This is the final installment of Ryder's "Quarantine Depression Diaries" column. You can find the other installments here.
About a month ago, I had a dream where I was back on campus in the student center. Everyone around me was wearing a mask, but I’d forgotten mine and cursed under my breath. Then a few days ago, I had some anxiety dreams about going back to school. I don’t remember what they were about, but I remember the feeling, like the morning of a high school debate tournament when my stomach was knotted.
Now, I, like many other students, are returning to UK this week; but it doesn’t feel like the return, it feels like the second beginning.
The first few days of my freshman year, I barely ate because of the anxiety. I remember going to Willy T to calm down and try my hardest to eat a single protein bar. Then classes started up, I made friends, figured out the dining halls and developed a mental map of campus.
Even though it wasn’t an entire first year of college, it was still an experience, an adjustment. I thought I wouldn’t have to make the transition again and I could feel the joys of no longer living with my parents without the initial anxiety about this new journey.
But the framework of college has changed.
How will the dining halls work? What clubs will be able to meet in person? Choir is still happening, but how will I hear those around me if we’re at least six feet apart? Will I do classwork in my room or try to find a private spot in a campus building to make it feel more academic? How will I be able to hang out with my friends like last year if the ease of getting lunch and dinner together has been removed?
It makes me feel like I’m all alone again like my first week on campus. It’s even worse for the actual freshman who won’t have the same opportunities as I did to make friends.
And even if I did find time to be with my friends, there’s always the looming threat of asymptomatic carriers. As far as we know, there’s only the one test at the beginning of the year. So far, 0.6% of those tested have been positive. That may seem small, but the virus can spread through parties or random particles in the air that find their way through the wind and into noses; it can happen.
My main goal isn’t to learn anymore, it’s to stay negative.
I need to try, though, to communicate with my friends and peers. There’s no better way of getting though this than realizing the whole campus is going through the same situation.
I'm also using other coping mechanisms, like my newly bought 2DS Xl, Animal Crossing: New Leaf and the Heroes of Olympus series. They’re both worlds with a set plan and no bad moments, the former I can completely control.
This may sound unhealthy, but it’s part of this year’s transition, a way to feel connected and busy without the dangers of the real world. And as long as I’m doing my schoolwork, it’s a healthy balance.
And on top of all of this, there’s the fear that it’ll all be ripped away again. At least I have experience with that adjustment.
Ryder's "epilogue" to his "Quarantine Depression Diaries" column:
When the newspaper group chat asked if anyone wanted to start a column about quarantine, I offered and they accepted. Not exactly to document this historical moment, but to try to help people by forming bonds over potential shared experiences and thoughts.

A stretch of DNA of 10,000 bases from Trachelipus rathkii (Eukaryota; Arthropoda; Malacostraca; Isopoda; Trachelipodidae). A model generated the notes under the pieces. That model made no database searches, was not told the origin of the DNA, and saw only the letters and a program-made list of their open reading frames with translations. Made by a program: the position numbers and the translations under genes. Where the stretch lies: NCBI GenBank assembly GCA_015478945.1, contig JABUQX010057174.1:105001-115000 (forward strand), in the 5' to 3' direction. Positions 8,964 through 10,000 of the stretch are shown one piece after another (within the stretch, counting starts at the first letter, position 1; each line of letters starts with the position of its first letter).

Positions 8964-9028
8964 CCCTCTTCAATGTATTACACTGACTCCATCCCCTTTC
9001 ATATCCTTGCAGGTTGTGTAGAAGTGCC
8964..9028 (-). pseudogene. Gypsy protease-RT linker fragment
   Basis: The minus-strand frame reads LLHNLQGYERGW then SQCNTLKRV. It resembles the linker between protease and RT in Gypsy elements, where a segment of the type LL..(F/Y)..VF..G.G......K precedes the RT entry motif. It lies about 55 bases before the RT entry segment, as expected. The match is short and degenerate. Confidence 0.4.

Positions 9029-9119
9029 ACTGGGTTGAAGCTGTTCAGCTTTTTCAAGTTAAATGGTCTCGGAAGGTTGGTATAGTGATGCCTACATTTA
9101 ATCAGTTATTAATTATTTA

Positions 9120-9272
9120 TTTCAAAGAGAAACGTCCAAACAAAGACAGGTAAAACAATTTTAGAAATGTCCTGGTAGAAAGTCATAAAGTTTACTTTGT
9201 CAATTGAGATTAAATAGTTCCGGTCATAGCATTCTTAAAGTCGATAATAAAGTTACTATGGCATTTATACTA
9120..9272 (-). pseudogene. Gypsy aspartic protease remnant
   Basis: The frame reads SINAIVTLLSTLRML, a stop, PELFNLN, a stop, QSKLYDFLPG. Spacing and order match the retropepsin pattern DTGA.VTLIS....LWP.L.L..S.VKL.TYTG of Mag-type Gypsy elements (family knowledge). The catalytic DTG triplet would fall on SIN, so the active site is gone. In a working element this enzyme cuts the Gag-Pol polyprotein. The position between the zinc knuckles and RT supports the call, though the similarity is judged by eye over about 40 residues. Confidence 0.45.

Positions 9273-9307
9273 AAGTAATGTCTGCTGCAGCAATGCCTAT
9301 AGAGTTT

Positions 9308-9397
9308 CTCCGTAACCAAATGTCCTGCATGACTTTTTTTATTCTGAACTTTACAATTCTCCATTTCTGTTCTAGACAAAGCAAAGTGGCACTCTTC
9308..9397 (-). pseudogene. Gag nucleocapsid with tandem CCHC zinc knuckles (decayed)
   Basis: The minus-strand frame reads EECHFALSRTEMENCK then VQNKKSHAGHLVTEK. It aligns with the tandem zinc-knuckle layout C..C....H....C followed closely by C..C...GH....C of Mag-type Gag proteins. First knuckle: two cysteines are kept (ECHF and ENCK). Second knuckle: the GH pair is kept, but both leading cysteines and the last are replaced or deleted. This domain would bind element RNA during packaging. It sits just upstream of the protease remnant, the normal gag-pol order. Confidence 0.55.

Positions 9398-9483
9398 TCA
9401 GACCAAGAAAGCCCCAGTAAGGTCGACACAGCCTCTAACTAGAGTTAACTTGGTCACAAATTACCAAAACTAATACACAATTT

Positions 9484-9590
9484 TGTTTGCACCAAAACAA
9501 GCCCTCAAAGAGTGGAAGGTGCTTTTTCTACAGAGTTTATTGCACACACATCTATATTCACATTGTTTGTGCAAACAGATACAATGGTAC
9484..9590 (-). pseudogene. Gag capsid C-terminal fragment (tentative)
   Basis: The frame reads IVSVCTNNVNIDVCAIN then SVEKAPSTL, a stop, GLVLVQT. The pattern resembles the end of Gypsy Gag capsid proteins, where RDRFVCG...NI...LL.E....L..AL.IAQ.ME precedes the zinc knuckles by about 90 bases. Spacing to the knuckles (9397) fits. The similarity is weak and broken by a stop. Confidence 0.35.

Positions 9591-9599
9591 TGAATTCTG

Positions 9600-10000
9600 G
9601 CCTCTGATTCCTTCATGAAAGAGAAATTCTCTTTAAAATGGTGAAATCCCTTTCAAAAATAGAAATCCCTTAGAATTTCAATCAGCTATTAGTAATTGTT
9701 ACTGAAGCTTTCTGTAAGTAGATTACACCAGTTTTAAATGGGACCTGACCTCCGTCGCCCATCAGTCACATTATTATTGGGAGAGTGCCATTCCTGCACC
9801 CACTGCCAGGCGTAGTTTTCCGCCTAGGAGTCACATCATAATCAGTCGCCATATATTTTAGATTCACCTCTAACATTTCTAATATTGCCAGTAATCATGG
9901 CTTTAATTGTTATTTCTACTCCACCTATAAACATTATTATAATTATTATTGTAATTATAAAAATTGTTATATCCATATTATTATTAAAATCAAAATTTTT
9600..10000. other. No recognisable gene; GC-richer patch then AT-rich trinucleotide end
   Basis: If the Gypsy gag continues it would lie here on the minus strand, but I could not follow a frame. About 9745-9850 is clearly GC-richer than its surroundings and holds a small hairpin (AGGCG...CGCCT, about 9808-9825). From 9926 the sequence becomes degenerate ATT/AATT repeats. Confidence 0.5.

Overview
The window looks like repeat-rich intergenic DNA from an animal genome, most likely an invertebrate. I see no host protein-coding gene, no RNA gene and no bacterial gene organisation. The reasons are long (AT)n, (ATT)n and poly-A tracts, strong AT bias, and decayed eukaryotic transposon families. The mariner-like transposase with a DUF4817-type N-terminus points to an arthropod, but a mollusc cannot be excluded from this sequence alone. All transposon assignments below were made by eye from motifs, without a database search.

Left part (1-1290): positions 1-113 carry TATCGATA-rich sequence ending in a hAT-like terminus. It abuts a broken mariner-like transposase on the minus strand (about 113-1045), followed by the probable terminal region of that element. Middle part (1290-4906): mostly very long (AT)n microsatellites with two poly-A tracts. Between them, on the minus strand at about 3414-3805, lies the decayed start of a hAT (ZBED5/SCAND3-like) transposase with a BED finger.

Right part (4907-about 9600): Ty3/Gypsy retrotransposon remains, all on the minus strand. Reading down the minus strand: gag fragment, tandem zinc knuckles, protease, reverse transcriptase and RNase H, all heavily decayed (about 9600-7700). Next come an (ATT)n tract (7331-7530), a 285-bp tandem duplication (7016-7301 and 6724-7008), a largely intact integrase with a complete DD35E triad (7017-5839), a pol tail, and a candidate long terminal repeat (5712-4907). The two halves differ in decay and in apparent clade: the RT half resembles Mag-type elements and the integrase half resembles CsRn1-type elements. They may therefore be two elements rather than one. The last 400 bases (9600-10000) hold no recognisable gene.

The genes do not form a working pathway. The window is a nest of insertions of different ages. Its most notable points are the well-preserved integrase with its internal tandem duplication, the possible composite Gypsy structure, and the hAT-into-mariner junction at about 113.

I knew quarantine would be rough for me. From deeply rooted family issues to self-isolation, I knew I would have issues with which a lot of people could relate. By sharing my opinions and trying to be as real and open as possible, I hoped to help people get through this, together.
One person, a classmate from my first semester journalism class, emailed me saying that my column helped them feel less alone. I think that mattered to me more than any debate trophy I ever got (albeit there weren’t many).
My final article was originally going to be about all my family issues and how they’ve manifested in quarantine, but I opted to write about going back to school since it seemed more relevant, concise and more applicable to a general audience.
Still, I want to offer the lessons I would’ve emphasized in that article if I had written it.
Trauma and/or emotional abuse isn’t always extreme and violent; it can be subtle but still cause deep psychological issues over time.
Question everything. If someone tells you or implies that you’re a bad son, daughter, child or person, think about it. Ask yourself why it might be true and why not. Ask yourself what a bad person does. It’s a serious claim, and if you can’t find the evidence to back it up, it probably isn’t true.
Knowledge is power. Knowing what abuse is and finding the tools to deal with it are big saviors. Sometimes abuse becomes so regular and expected that we forget it’s harmful. Ask yourself, if your friend was going through the same situation, would you think it’s abuse?
You can be your own worst enemy. No matter what toxic household you might be in, at the end of the day, all you have is you, so treat yourself like a friend. Any anxiety, fear, depression or other unpleasant feelings and thoughts aren’t born from a bad place, they are parts of us who really want to help us but don’t know how to do it in the right way. Those feelings desperately want your attention, and once you give it to them over a mental cup of coffee, you may start to feel better.
Lastly, growth isn’t a linear curve. Sometimes you feel down again, other times you feel great. It’s a lifelong process. Don’t feel defeated if you feel sad about something again. We all have scars, and sometimes they start burning again, but the feeling is never permanent.
Bye for now,